The goals were to assess the use of the skeletal survey (SS) to evaluate for physical abuse in a large consecutive sample, to identify characteristics of children most likely to have unsuspected fractures, and to determine how often SS results influenced directly the decision to make a diagnosis of abuse.
A retrospective, descriptive study of a consecutive sample of children who underwent an SS at a single children's hospital over 4 years was performed. Data on demographic characteristics, clinical presentation, SS results, and effects of SS results on clinical diagnoses were collected. A positive SS result was defined as a SS which identified a previously unsuspected fracture(s).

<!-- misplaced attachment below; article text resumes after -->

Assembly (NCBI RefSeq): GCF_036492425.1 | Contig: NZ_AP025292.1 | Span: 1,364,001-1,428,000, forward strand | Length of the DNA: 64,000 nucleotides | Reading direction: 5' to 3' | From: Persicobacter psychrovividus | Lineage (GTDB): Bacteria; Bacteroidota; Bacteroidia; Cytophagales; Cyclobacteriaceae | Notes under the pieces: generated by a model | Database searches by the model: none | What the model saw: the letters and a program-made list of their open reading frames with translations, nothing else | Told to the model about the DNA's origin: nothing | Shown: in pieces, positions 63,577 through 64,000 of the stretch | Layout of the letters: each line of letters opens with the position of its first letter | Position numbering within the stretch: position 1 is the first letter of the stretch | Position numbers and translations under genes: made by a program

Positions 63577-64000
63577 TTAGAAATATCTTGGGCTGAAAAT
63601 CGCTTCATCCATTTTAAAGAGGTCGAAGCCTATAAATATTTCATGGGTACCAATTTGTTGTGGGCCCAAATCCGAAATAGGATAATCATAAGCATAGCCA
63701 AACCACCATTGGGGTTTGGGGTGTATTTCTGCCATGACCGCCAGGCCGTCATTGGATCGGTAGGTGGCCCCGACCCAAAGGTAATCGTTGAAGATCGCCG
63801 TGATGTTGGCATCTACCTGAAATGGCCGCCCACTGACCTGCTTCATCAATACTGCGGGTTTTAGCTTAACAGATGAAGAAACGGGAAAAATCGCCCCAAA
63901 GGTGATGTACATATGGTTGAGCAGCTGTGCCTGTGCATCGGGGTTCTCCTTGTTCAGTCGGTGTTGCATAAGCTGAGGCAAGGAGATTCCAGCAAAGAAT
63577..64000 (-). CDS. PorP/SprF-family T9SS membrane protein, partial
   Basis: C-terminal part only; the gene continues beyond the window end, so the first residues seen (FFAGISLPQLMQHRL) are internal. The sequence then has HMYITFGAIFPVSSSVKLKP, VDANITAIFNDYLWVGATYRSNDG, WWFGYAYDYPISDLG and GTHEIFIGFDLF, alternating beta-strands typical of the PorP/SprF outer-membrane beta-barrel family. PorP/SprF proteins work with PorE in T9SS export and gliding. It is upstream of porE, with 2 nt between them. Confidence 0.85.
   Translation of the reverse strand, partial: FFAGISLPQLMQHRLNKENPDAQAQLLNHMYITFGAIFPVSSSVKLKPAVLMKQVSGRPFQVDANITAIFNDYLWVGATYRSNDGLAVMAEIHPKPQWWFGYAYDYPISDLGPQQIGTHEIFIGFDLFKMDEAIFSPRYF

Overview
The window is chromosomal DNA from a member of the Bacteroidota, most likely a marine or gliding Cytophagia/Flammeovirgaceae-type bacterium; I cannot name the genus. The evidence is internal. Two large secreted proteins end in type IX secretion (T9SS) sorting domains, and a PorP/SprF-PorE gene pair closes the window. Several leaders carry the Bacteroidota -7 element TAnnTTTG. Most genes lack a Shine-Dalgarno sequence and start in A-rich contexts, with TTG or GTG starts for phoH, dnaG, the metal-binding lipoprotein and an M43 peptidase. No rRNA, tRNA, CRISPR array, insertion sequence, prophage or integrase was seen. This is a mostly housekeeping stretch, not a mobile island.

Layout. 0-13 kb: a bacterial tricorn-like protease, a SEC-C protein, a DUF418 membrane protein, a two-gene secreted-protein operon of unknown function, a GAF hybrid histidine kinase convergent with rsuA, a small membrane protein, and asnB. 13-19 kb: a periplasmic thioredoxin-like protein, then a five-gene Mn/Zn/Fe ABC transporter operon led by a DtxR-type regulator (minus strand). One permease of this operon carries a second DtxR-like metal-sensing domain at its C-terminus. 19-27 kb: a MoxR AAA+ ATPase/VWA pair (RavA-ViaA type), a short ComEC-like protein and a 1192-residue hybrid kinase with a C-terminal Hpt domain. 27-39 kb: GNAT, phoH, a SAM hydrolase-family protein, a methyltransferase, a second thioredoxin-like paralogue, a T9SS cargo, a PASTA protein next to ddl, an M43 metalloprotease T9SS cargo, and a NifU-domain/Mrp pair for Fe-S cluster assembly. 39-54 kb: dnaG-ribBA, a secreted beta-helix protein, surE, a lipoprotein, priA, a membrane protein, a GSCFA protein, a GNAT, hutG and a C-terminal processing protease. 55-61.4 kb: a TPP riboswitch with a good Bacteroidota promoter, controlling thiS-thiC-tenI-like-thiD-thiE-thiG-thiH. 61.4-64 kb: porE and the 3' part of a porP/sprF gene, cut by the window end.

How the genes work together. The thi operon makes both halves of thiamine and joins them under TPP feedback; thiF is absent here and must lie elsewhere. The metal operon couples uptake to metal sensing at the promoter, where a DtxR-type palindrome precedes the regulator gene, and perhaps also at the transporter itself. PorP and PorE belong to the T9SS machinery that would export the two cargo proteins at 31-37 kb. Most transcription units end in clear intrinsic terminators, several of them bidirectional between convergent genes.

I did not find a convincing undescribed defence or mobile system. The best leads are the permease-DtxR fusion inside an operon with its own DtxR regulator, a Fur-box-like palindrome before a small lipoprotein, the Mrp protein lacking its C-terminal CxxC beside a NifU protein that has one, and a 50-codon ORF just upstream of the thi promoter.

Of the 703 SSs, 10.8% yielded positive results. Children <6 months of age, children with an apparent life-threatening event or seizure, and children with suspected abusive head trauma had the highest rates of positive SS results. Of children with positive SS results, 79% had ≥1 healing fracture.
This is the largest study to date to describe the use of the SS. Almost 11% of SS results were positive. The SS results influenced directly the decision to make a diagnosis of abuse for 50% of children with positive SS results. These data, combined with the high morbidity rates for missed abuse and the large proportion of children with healing fractures detected through SS, suggest that broader use of SS, particularly for high-risk populations, may be warranted.